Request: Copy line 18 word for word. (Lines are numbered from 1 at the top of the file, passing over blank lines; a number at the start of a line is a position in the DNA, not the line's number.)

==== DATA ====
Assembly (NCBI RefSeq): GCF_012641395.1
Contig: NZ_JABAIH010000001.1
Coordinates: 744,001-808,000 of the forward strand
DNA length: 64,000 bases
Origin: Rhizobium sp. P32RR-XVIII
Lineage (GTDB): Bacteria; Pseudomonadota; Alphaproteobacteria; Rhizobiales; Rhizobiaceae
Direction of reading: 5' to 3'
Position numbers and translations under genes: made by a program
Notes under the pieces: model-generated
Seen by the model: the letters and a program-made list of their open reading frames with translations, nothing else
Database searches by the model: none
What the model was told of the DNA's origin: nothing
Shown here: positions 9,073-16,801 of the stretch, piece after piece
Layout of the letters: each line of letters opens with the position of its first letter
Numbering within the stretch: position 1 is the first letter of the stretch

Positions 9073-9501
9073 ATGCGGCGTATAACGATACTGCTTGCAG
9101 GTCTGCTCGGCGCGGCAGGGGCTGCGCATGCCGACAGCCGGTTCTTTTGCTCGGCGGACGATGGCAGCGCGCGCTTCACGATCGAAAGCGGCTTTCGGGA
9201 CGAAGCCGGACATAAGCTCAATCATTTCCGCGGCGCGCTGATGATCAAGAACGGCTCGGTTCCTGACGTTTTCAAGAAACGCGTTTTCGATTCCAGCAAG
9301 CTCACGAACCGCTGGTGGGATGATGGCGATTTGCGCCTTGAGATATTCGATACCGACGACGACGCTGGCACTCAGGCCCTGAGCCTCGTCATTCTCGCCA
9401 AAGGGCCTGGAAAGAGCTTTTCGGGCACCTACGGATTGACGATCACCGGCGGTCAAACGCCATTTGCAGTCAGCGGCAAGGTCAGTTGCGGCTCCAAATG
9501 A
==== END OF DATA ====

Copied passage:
9101 GTCTGCTCGGCGCGGCAGGGGCTGCGCATGCCGACAGCCGGTTCTTTTGCTCGGCGGACGATGGCAGCGCGCGCTTCACGATCGAAAGCGGCTTTCGGGA